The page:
You Can Catch More Flies With Honey

More and more lately in my matchmaking business I've been encountering negative, angry people who cannot understand why they cannot find happiness. I try to work with them to explain that happiness is a choice that they have to make for themselves.
This post was published on the now-closed HuffPost Contributor platform. Contributors control their own work and posted freely to our site. If you need to flag this entry as abusive, send us an email.

Many of you have probably heard of the old adage, "You can catch more flies with honey than vinegar." This was one of the first rules of life that my mother taught me, and you'd better believe I have perfected it. I learned at a very young age that life was just easier if you put a smile on your face instead of a scowl when approaching the world. Along with this lesson I learned to let the little things go. If someone did something that could be perceived as rude, I would just flash them a smile and carry on. Someone emailed me recently with the same sentiment, saying, "Being nice to nice people is great, but being nice to those who are not nice to you is how the world becomes better. We should not want to defeat or humiliate those we don't agree with but to win their friendship and understanding."

More and more lately in my matchmaking business I've been encountering negative, angry people who cannot understand why they cannot find happiness. I try to work with them to explain that happiness is a choice that they have to make for themselves. Yes, you can control your own outlook on life! You can wake up every day and be a grump or put on a smile and look at life with a cheery perspective.

Now, don't get me wrong: I am not saying that I never get angry, but as I get older I am learning more and more to envelope myself with positive energy instead of a anger. I have friends and acquaintances who state adamantly, "I am a happy, positive person, too!" My question today is simply, "Are you?"

I was riding as a passenger in a friend's car recently and was shocked to find that she beeped and honked and literally yelled out loud to every person or car that got in front of her. When I asked her why she did this, she snapped, "I am sick and tired of stupid people getting in my way when I am simply trying to get from point A to point B." She stopped talking when I asked her, "Did you ever think that some of the people beeping and honking around you are thinking the same thing of you?" Our friends in the backseat actually thanked me later for calling her on it. That is a lot of negative energy being spewed for no reason.

Recently I was walking with a friend through Times Square and had a similar experience. All he could do was complain about all the tourists who rudely stood in his way. I got it when he said it the first time, but by the time he said it for the 12th time, it had grown a little tiresome. Without calling him on his negative energy, I simply said, "This is the crossroads of the world. Times Square is the world's most visited tourist attraction, bringing in over 39 million visitors annually. All of these tourists that you are complaining about are bringing tons of money into our city. Put the money aside, and think of the positive energy in this place. These people are stepping into this bustling neighborhood and stopping in their tracks to stare in awe and wonder at what we take for granted every day." Let's just say that my friend glared at me and didn't talk much after that. Again, that is a lot of negative energy.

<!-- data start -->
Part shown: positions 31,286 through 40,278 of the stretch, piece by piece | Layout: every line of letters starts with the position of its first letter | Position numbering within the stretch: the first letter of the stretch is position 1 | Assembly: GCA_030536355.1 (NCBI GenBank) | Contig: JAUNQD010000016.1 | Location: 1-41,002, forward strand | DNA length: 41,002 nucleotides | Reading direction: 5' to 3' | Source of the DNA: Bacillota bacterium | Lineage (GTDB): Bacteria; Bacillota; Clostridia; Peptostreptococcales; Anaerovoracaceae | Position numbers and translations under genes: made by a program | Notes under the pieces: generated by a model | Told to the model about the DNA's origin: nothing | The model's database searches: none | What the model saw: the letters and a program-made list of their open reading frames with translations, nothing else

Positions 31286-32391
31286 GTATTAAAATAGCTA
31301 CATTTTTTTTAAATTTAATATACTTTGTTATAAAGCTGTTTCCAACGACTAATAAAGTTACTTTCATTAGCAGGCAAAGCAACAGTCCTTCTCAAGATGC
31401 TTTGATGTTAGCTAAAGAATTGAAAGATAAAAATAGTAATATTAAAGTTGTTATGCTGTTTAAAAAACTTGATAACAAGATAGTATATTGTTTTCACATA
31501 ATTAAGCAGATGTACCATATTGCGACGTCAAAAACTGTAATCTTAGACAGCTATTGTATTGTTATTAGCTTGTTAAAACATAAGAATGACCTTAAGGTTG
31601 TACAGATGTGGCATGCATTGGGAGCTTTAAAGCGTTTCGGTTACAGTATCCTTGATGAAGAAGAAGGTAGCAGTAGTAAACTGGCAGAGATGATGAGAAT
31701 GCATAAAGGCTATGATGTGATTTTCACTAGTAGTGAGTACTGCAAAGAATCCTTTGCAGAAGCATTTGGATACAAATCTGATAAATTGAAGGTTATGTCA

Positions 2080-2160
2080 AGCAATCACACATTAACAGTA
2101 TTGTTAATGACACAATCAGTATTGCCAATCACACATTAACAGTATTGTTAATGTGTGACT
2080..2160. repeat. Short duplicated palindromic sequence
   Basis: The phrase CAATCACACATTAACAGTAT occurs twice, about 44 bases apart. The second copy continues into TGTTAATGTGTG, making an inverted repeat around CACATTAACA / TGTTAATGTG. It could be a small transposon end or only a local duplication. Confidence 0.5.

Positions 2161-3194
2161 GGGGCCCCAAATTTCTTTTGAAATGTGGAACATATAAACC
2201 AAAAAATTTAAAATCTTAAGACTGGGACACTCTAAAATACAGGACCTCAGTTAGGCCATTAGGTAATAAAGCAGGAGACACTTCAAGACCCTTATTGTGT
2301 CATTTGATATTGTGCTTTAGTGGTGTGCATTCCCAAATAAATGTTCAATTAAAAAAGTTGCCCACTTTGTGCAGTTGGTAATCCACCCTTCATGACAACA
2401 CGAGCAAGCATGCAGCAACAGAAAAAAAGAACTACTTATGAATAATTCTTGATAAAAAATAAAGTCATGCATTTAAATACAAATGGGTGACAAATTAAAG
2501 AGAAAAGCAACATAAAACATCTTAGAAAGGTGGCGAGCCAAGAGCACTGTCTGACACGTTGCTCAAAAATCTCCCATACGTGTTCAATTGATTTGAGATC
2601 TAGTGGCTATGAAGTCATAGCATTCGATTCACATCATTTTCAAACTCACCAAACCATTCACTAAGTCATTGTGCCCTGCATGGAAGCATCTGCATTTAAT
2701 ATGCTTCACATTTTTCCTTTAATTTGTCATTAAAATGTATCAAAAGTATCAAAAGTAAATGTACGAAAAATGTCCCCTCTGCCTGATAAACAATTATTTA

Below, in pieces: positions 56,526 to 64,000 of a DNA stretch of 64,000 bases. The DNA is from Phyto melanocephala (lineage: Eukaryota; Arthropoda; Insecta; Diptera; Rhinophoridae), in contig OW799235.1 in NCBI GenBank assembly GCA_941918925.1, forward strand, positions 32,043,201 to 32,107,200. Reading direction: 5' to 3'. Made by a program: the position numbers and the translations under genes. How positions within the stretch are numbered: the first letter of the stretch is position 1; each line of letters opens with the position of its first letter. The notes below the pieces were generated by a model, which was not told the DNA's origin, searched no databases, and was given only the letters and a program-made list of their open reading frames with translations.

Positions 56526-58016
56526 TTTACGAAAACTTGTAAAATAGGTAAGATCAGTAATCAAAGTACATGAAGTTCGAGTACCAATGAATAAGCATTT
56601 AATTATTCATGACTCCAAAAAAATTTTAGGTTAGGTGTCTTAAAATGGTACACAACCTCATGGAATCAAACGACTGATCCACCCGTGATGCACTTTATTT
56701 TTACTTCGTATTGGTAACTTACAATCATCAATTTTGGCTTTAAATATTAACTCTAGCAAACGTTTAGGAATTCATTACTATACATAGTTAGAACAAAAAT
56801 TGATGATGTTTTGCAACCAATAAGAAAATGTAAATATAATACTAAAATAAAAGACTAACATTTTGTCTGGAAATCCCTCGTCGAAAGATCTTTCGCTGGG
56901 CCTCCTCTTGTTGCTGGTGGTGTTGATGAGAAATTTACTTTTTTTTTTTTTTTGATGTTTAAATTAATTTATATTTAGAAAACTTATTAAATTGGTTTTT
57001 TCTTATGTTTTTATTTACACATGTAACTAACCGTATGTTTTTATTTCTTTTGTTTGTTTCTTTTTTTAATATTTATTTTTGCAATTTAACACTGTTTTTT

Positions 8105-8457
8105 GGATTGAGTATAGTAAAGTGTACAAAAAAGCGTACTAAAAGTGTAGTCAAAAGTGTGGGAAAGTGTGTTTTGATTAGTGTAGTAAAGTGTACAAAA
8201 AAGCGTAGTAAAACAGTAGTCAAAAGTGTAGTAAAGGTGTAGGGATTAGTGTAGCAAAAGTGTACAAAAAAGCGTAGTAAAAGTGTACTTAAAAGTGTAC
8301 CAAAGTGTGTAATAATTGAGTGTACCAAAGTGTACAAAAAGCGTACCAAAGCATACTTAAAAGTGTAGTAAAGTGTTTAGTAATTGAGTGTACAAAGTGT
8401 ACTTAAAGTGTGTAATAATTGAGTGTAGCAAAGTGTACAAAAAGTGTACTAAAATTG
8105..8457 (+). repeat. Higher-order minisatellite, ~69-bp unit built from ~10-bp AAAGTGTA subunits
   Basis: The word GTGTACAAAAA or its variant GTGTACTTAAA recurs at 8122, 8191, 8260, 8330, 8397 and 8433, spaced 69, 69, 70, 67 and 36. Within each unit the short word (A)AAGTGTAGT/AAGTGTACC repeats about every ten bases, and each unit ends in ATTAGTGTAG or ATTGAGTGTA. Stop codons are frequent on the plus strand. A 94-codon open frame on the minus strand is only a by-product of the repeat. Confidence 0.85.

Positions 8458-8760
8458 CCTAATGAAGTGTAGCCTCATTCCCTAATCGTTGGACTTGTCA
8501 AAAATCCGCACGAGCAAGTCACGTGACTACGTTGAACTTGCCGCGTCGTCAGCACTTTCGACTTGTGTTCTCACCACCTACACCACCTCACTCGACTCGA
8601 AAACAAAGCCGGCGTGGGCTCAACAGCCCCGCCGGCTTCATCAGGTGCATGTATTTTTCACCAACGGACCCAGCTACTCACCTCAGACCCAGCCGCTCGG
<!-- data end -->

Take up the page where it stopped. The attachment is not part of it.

But forget about daily interactions with strangers in the street. How do you treat the people close to you? Do you find yourself snapping at your friends and family? Why would you want to hurt the feelings of the ones closest to you? Sure, everyone rubs everyone the wrong way every once in a while, but if you find yourself constantly apologizing for flying off the handle, maybe you have to learn to treat your loved ones with more kindness.

How did you respond to that guy whom you went on a date with last week? I recently introduced two guys who seemed to hit it off. When one of them decided he wasn't interested, the other one went off the deep end and called him every name in the book. Not everyone we meet is going to be a perfect fit. He could have walked away from that first date and said, "Oh, well." Instead, he let his anger and rage consume him and showed himself in a negative light by being nasty. My response to this was "why?"

One of my new clients gave me a copy of The Velvet Rage by Alan Downs, Ph.D. In it he describes the "crash and lash syndrome" that many gay men suffer from. This book is giving me a clear insight into why so many of us can suffer from sudden bursts of rage. If you are a gay man who wonders about his moodiness, this book is a great read!

Don't get me wrong, I am not saying that I have the answers to everything, but I can tell you from my experiences and observations that if you are looking for happiness in this world, you have to emit happiness. You get back from the universe what you put into it. I am at a great place in my life, and great things keep happening. I truly believe in my heart and soul that this good fortune is because of the positive energy that I am putting out there. Give it a try.

Give some thought to this. What are you using for attraction? Honey or vinegar?

Your friendly neighborhood matchmaker,

Go To Homepage

Popular in the Community